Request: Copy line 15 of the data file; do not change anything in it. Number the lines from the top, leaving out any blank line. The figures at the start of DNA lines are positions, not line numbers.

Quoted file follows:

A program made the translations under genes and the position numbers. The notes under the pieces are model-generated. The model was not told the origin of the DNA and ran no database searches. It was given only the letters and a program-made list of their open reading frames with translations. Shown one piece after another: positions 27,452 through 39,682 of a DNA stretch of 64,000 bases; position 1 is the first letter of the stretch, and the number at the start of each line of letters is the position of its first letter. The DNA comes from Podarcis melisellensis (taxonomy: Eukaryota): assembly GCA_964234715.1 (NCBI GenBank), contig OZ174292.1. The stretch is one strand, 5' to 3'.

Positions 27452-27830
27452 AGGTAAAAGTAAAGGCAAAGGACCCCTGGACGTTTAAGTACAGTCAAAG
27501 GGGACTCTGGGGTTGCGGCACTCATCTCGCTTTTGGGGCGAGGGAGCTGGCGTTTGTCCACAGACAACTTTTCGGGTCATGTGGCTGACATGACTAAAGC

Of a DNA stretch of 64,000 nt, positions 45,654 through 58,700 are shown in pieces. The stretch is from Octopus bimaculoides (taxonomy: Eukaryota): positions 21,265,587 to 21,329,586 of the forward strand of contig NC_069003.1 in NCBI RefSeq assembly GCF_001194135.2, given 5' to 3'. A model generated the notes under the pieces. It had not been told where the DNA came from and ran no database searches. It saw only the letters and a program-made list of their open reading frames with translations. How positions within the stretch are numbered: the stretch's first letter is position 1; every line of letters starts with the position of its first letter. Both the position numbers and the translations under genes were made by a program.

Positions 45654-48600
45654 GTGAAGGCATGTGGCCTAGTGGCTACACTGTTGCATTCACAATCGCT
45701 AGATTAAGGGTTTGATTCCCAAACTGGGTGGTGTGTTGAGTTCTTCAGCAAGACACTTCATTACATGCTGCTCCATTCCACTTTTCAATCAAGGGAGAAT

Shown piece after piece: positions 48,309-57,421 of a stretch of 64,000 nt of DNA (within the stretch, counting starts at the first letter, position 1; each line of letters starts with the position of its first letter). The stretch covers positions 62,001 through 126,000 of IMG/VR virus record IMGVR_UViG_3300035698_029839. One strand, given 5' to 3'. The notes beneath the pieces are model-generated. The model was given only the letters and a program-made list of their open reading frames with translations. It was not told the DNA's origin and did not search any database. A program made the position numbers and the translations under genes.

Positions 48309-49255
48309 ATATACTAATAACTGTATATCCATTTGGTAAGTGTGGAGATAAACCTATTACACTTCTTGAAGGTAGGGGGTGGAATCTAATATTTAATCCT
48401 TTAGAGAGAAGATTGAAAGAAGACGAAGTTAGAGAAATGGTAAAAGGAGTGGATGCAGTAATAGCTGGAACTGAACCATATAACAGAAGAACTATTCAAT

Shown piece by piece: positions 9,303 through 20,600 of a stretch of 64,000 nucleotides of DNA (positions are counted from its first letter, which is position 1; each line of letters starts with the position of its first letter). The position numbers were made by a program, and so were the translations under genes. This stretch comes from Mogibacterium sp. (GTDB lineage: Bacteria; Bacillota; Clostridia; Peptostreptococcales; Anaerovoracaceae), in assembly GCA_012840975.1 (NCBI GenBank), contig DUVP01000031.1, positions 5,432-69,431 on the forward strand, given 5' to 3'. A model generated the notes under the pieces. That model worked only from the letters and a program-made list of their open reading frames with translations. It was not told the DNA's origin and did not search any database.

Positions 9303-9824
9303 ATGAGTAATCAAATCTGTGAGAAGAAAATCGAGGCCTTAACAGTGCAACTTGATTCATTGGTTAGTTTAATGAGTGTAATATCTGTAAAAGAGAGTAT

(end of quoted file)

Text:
9303 ATGAGTAATCAAATCTGTGAGAAGAAAATCGAGGCCTTAACAGTGCAACTTGATTCATTGGTTAGTTTAATGAGTGTAATATCTGTAAAAGAGAGTAT